"A room of One's own", "Letters to Alice on first reading Jane Austen" and "Capote"

Essay by RagetHigh School, 12th gradeA+, July 2007

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Making specific reference to A room of One's own, Letters to Alice on first reading Jane Austen and one other text evaluate the ways in which language shapes and reflects culture and values.

Values, preoccupations and themes are all evident in literature through the use of literary techniques. However, other forms, such as film, allow, through cinematographic techniques, for these values, preoccupations and themes to also become evident. Virginia Woolf's extended essay, A room of One's Own, argues that females have been financially and socially limited in their ability to write, clearly portraying a patriarchal society, to which Woolf is preoccupied with changing. Weldon has an altered view of the role of women in society, and so has instead become preoccupied with how society does not value literature in her book, Letters to Alice on First Reading Jane Austen. Bennett Miller's Capote is a film that explores a writer's ethical responsibility, and how this affects the blend of fact and imagination in non-fiction.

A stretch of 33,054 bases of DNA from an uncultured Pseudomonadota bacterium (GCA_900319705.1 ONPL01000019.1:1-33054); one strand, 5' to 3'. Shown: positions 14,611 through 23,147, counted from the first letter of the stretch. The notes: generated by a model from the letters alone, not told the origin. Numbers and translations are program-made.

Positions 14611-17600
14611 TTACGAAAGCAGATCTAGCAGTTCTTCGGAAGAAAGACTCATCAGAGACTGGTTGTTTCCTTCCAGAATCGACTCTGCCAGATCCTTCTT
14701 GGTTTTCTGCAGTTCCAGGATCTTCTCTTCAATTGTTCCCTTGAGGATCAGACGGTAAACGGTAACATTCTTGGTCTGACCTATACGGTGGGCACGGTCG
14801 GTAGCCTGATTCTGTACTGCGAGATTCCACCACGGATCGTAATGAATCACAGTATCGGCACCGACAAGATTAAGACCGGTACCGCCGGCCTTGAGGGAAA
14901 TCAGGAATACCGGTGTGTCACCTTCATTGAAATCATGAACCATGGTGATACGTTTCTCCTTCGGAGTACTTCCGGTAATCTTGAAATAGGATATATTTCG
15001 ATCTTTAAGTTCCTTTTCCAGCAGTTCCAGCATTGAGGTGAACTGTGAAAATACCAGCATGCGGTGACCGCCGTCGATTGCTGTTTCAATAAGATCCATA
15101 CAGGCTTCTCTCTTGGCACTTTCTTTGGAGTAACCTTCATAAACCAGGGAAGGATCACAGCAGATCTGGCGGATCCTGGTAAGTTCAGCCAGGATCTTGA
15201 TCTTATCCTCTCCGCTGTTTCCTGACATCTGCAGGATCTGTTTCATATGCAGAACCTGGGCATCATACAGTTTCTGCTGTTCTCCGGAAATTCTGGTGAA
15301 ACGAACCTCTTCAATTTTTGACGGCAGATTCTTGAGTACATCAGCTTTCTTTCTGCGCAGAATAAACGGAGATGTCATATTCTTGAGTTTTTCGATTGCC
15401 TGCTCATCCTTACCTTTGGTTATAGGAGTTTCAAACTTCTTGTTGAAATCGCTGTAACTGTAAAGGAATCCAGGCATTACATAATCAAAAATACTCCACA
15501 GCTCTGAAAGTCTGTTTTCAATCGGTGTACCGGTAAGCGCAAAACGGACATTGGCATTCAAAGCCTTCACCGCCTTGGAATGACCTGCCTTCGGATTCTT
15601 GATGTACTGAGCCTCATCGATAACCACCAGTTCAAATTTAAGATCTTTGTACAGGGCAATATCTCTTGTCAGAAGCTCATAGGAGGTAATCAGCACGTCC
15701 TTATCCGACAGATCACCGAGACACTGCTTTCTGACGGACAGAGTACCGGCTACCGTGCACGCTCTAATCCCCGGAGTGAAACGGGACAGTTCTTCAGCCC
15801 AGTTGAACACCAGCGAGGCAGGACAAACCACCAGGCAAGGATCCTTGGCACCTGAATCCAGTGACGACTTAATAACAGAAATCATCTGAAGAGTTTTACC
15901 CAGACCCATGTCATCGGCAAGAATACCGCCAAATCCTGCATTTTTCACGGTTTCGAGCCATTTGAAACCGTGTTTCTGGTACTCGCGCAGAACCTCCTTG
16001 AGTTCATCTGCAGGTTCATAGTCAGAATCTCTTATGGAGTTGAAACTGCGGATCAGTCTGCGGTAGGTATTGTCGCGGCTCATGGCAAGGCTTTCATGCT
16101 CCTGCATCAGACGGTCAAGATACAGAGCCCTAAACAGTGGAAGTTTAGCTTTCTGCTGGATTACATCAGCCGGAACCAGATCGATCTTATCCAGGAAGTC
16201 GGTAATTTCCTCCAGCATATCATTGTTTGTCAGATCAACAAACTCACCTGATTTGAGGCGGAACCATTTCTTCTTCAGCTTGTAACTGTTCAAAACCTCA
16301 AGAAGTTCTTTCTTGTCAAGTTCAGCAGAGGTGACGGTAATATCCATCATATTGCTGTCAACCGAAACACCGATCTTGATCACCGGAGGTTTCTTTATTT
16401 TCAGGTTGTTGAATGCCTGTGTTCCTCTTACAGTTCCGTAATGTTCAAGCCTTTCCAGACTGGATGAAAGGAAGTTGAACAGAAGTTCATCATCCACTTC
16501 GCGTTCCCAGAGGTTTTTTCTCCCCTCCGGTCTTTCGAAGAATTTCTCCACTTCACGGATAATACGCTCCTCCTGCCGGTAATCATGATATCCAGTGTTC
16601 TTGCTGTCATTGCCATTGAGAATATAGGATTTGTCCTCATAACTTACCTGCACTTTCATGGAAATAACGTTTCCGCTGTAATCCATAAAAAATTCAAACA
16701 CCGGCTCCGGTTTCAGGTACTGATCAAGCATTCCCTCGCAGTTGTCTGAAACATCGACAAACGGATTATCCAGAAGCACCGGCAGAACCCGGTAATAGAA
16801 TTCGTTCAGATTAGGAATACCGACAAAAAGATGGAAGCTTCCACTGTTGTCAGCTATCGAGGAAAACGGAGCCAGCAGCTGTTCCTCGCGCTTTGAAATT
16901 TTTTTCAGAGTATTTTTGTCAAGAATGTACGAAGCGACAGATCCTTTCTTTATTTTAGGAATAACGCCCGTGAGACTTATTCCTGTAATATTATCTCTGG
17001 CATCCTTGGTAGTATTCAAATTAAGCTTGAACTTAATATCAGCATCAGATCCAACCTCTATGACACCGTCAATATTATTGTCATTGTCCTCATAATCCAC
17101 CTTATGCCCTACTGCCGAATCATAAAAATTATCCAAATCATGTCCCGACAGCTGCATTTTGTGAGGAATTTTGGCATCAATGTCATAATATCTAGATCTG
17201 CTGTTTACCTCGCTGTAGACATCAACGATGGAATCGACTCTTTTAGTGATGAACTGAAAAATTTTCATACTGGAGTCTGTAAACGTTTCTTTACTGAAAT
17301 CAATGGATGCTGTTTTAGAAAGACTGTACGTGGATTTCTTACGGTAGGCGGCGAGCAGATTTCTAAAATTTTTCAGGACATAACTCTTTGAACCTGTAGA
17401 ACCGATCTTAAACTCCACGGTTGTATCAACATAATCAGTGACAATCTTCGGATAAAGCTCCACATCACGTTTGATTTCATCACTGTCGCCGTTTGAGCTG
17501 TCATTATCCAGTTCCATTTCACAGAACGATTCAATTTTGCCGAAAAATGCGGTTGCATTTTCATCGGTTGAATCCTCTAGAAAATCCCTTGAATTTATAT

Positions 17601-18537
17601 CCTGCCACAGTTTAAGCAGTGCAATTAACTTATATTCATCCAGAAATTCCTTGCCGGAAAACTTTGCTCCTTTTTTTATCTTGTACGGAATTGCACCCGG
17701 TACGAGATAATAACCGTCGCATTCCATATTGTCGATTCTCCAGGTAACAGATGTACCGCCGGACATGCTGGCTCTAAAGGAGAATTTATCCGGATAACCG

Throughout A Room of One's Own, Woolf posits her position on gender roles through the creation and characterization of three "Marys". Mary Carmichael, Mary Beton and Mary Seton all serve specific purpose in Woolf's own play on truth. Mary Carmichael is a fictional author, who's novel, Life's Adventures, to Woolf is revolutionary through the creation of a previously unimaginable relationship between two women. Woolf narration which leads to the revealing of her findings to her audience, is both sarcastic and wittingly rhetoric:"Do you promise me that behind that red curtain over there the figure of Sir Chartres Birton is not concealed? We are all women you assure me? Then I may tell you the very next words I read were these - 'Chloe liked Olivia...' Do not start. Do not blush. Let us admit in the...